Good morning! It’s Wednesday, May 31, 2023 and this is The Morning Shift, your daily roundup of the top automotive headlines from around the world, in one place. Here are the important stories you need to know.
In yesterday’s TMS, we talked about Volkswagen’s effort to revive Scout as an electric SUV and truck brand based in the U.S. later this decade. VW seems to consider Scout’s American identity as critical to its success, which likely explains the company’s highest profile hire to date: former Stellantis interior design director, Chris Benjamin, who counts the Jeep Grand Wagoneer and upcoming Recon among his many credits. He’ll be Scout’s design chief going forward, and our friend Tim Stevens had occasion to chat with him in an interview published yesterday over at Motor1:
The design language will represent the brand, which is more about exploration and respect than conquering and dominating. A Scout, Benjamin says, will: “look like a serious machine, like it’s there for business, but with an approachability.”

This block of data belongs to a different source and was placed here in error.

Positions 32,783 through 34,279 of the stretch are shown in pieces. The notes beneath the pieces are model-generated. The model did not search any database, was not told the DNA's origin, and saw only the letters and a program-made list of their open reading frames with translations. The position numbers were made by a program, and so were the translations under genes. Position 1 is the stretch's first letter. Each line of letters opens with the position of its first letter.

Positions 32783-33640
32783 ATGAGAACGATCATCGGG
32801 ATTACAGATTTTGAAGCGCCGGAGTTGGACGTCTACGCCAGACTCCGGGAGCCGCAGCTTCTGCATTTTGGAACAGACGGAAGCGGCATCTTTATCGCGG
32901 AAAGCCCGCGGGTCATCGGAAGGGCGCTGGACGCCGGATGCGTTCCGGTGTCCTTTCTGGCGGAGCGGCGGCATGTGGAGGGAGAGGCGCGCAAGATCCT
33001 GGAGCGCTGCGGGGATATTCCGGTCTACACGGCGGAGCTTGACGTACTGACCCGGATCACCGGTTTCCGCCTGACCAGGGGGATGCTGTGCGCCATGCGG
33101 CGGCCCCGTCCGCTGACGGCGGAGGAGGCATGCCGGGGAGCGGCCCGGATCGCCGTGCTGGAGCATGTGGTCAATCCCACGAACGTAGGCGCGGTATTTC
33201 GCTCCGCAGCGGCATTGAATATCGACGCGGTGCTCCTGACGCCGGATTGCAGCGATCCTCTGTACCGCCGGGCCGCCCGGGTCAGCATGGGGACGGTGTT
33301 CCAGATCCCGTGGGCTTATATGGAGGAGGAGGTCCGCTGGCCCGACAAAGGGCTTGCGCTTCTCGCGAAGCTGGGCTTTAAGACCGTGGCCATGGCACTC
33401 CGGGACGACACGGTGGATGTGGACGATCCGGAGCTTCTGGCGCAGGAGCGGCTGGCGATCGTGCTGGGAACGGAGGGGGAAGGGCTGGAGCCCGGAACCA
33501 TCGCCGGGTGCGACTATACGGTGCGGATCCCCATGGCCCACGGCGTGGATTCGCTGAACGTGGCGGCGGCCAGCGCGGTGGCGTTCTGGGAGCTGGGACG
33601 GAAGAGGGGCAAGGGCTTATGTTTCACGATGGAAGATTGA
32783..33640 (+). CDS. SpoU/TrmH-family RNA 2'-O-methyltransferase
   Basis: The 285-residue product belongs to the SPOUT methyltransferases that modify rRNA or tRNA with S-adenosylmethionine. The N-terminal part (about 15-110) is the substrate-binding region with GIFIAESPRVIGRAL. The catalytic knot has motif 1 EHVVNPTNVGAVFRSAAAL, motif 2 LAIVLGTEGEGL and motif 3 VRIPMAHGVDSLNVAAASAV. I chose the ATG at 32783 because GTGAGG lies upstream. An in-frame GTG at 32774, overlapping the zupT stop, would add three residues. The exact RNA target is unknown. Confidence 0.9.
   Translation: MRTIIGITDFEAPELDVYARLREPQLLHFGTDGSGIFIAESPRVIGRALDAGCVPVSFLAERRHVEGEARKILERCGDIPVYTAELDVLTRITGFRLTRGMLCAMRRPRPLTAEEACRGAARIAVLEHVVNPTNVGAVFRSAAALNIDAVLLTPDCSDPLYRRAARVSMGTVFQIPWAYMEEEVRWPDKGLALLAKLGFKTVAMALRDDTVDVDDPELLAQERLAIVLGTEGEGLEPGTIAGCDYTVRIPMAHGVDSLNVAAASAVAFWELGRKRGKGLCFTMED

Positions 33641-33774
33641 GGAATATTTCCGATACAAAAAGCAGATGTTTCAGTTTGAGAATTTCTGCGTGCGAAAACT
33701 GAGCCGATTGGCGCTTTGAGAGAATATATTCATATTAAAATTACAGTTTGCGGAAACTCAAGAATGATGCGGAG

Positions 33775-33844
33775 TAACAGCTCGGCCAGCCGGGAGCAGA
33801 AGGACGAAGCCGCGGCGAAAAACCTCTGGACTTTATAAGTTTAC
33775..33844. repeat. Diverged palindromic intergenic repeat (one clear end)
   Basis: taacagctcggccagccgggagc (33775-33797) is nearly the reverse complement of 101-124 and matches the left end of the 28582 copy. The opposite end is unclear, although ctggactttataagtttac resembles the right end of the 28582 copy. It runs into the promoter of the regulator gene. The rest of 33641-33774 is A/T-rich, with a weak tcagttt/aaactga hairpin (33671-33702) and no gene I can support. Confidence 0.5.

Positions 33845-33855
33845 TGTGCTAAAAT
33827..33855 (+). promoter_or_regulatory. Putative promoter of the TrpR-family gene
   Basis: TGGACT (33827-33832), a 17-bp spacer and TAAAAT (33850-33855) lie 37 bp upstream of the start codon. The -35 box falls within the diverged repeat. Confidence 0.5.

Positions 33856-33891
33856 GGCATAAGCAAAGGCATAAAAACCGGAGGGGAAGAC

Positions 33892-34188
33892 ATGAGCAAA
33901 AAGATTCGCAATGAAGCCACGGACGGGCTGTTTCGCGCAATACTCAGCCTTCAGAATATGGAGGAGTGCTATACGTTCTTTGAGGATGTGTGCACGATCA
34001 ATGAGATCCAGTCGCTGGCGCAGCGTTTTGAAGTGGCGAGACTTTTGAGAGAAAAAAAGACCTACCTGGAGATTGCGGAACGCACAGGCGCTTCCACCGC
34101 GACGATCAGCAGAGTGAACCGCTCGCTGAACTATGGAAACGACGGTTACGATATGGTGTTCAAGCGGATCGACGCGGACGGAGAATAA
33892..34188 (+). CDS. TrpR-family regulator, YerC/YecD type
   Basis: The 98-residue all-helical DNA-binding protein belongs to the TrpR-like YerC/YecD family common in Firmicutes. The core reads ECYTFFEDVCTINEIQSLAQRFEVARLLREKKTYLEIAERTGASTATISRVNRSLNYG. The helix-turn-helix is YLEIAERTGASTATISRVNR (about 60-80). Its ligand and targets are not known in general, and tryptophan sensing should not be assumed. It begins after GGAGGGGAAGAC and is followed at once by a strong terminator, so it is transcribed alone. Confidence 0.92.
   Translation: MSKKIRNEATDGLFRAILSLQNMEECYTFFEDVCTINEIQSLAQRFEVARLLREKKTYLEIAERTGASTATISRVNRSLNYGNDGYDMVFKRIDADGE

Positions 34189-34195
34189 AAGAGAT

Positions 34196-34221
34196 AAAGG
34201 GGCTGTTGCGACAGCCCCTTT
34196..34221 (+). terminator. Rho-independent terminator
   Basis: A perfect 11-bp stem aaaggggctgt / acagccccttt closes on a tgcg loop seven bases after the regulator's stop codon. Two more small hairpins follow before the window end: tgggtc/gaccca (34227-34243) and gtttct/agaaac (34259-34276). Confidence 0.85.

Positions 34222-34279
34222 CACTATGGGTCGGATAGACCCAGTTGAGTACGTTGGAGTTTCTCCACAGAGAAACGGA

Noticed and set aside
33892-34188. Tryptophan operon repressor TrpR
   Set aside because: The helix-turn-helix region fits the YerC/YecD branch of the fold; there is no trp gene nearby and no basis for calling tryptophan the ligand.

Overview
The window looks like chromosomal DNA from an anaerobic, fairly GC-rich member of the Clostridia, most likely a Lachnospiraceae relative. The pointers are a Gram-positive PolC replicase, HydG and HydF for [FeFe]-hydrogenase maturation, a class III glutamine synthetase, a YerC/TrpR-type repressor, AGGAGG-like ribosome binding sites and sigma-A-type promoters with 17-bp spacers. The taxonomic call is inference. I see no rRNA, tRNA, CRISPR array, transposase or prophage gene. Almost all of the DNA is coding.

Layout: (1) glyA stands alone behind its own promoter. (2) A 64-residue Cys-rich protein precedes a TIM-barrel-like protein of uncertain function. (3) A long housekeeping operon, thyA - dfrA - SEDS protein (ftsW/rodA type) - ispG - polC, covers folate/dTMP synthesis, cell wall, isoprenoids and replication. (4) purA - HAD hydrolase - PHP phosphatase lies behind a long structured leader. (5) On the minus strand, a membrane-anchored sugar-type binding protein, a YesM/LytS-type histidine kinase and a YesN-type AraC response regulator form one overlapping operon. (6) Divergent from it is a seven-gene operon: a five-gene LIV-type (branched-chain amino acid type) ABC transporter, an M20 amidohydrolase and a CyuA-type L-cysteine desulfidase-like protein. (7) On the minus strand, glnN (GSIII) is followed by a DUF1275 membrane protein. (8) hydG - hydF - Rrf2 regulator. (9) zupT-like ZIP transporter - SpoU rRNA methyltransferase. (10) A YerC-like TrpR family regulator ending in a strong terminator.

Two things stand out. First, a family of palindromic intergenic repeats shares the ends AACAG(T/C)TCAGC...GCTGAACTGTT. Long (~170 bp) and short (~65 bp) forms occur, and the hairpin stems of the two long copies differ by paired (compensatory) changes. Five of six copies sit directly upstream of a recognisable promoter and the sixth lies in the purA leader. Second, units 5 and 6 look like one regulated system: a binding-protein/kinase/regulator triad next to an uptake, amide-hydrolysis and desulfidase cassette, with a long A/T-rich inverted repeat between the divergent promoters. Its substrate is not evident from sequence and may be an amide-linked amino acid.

So, no angry-eye headlight covers, presumably.
Benjamin also wants these vehicles to be less fundamentally compromised than the Wrangler or the Bronco: “We will create something that is both capable and is super-comfortable when you’re going about your daily business.”
They also won’t be bland retro homages: “What I’m looking to do with the brand is to create something that will make people feel a familiarity without being a direct redo of the International Harvester Scout. I think that there’s so much room between the 80s and now, cars have changed so much in that timeframe, that we can create something that’s new and fresh and still have elements that will make people reminisce.”
On the topic of interiors, Benjamin doesn’t seem to be preaching Volkswagen’s recent fondness for capacitive buttons and screens only:
“We will hold on to an element of tactility, making manual controls feel special, like something that you want to interact with. Not just a sort of sea of matte black buttons, but rather something that feels special,” he said. “Like a high-precision machine.”
Benjamin promised the “right mix” of physical controls and digital touchpoints. “Not a sea of buttons, for sure. Not overdone. Just a small amount of exactly the most critical things that are desired by customers to get to quickly,” he said, mentioning things like a volume knob and HVAC controls.